DU BOIS, JOHN BROWN,
AND BLACK RESISTANCE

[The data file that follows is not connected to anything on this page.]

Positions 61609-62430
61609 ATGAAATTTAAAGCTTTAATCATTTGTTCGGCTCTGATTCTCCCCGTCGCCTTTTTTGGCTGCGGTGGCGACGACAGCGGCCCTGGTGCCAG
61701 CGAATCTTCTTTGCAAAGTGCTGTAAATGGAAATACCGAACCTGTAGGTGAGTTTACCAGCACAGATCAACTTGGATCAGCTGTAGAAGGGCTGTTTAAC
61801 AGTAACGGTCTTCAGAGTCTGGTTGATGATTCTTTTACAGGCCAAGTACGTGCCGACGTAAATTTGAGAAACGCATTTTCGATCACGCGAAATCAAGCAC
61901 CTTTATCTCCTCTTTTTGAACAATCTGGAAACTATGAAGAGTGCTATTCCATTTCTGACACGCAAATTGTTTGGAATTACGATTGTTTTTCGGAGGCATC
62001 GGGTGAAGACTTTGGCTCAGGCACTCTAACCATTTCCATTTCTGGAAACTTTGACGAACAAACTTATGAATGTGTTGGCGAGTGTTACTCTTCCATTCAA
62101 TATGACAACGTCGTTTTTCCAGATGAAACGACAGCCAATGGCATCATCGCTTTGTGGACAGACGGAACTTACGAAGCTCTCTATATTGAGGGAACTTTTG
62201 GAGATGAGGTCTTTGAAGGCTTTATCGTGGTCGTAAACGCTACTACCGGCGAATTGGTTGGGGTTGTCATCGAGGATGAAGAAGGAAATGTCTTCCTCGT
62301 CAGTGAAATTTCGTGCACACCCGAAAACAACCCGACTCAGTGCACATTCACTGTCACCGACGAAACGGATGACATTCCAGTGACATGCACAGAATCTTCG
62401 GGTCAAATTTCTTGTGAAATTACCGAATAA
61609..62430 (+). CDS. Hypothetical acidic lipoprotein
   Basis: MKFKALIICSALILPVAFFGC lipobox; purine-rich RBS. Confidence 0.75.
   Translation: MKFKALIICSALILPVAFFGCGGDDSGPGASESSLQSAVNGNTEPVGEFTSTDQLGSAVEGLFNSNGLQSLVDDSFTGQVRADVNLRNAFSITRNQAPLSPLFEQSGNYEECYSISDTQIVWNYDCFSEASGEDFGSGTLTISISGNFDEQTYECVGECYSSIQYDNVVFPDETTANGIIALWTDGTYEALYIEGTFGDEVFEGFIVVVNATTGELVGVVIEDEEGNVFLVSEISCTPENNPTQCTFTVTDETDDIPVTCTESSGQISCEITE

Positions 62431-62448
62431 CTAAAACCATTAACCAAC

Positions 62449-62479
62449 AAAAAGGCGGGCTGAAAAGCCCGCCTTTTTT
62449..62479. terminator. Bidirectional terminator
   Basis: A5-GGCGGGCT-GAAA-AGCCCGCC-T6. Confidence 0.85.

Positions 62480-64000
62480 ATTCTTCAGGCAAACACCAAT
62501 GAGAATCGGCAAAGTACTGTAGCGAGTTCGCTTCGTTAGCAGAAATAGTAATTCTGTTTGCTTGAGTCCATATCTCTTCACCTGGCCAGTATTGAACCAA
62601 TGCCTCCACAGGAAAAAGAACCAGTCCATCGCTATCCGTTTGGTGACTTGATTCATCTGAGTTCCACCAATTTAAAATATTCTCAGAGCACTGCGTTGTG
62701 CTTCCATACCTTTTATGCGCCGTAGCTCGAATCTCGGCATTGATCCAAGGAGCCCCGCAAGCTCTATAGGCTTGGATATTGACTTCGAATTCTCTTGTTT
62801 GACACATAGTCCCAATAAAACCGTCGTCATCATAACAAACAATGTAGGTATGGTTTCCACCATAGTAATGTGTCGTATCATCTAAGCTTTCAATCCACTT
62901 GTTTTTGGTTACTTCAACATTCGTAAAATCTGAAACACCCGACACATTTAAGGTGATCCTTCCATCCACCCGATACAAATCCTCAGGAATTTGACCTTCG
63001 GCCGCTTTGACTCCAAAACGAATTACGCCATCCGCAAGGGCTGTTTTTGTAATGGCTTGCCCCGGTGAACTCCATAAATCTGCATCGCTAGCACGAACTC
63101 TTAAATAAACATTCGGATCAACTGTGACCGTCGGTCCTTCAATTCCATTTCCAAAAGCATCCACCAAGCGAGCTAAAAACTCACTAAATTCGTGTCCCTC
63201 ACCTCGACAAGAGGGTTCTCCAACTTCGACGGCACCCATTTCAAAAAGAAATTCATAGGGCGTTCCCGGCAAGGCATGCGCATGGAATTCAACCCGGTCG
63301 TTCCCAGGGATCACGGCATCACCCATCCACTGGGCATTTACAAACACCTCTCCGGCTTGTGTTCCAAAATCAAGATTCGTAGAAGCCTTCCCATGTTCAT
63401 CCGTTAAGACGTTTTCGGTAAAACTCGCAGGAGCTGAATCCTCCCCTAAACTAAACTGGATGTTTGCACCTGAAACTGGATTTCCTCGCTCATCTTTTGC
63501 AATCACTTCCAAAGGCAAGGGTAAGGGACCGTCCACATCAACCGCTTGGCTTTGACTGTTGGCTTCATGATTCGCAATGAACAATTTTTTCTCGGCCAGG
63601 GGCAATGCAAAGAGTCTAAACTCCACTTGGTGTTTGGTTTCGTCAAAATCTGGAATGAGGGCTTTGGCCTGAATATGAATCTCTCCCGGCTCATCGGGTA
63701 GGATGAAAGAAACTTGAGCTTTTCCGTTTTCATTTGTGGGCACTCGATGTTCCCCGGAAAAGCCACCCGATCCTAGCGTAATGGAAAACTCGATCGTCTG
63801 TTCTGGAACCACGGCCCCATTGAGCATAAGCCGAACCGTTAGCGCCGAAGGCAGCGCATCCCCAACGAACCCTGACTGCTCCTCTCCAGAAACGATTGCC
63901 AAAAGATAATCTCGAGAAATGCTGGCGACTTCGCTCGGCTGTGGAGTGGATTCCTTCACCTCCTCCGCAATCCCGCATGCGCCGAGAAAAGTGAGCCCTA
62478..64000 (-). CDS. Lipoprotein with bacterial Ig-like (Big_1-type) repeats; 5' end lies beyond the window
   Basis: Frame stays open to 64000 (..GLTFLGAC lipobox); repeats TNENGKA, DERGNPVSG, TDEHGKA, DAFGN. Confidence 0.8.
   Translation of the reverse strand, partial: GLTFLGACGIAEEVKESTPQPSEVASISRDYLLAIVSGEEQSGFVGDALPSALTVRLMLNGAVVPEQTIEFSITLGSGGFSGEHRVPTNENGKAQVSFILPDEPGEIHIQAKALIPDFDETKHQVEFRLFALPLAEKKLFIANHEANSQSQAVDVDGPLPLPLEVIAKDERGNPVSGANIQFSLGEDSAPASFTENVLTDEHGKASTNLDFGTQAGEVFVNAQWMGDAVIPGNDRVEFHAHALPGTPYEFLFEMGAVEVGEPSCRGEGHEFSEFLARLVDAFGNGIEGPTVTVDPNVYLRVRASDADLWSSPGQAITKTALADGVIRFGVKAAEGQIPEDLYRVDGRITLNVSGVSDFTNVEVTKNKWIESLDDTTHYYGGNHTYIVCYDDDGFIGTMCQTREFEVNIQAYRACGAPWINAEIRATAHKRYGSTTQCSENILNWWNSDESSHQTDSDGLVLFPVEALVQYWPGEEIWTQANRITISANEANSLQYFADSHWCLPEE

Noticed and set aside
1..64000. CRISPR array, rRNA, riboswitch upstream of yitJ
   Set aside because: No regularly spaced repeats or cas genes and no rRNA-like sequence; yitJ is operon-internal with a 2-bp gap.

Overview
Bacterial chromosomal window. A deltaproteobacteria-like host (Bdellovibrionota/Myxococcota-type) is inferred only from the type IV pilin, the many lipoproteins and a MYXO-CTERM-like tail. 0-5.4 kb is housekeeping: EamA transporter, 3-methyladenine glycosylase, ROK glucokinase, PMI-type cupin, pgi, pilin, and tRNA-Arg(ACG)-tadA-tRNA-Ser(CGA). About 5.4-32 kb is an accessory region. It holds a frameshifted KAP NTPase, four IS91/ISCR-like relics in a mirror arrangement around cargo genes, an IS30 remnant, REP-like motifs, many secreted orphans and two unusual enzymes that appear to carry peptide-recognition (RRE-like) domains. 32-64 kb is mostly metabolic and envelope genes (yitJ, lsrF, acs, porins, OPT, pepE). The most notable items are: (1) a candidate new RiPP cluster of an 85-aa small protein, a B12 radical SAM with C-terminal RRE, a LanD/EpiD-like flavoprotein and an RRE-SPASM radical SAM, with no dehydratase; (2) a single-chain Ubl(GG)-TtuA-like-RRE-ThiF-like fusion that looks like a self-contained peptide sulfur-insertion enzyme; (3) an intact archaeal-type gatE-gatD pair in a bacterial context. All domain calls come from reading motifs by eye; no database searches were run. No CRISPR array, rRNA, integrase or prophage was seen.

Amid the empty rhetoric and commercialized hype over the millennium, we risked missing an anniversary of tremendous significance. The year 2000 marked the 200th anniversary of John Brown's birth. In his magnificent 1909 biography of Brown, the great African American scholar and activist W. E. B. Du Bois perfectly set the grand and workaday context of Brown's birth and of Brown's greatness: “Just at the close of the eighteenth century, first in Philadelphia and then in New York, small groups of [free Blacks] withdrew from white churches and established churches of their own, which still have millions of adherents. In the year of John Brown's birth, 1800, Gabriel planned his formidable uprising in Virginia. ” In Black Thunder, Arna Bontemps's remarkable novel on Gabriel's Rebellion, 1800 became the year that would “positively let no Virginian sleep. ” Herbert Aptheker, following Du Bois, has pronounced 1800 probably “the most fateful year in the history of American Negro slave revolts …, ” emphasizing that it saw the birth of Nat Turner as well as of Brown and that Denmark Vesey, a third great strategist of revolt, bought his freedom at that time with lottery winnings. Indeed, as Douglas Egerton's recent study of Vesey reminds us, it was precisely the first moment of 1800 when Vesey drew his first free breath. Twenty-two years later, Du Bois wrote, Vesey would go “grimly to the scaffold, after one of the shrewdest Negro plots ever to frighten the South into hysterics. ” In 1859 Brown himself would plot a daring raid on the federal arsenal town of Harpers Ferry, Virginia, hoping to generate a vast freedom movement by slaves.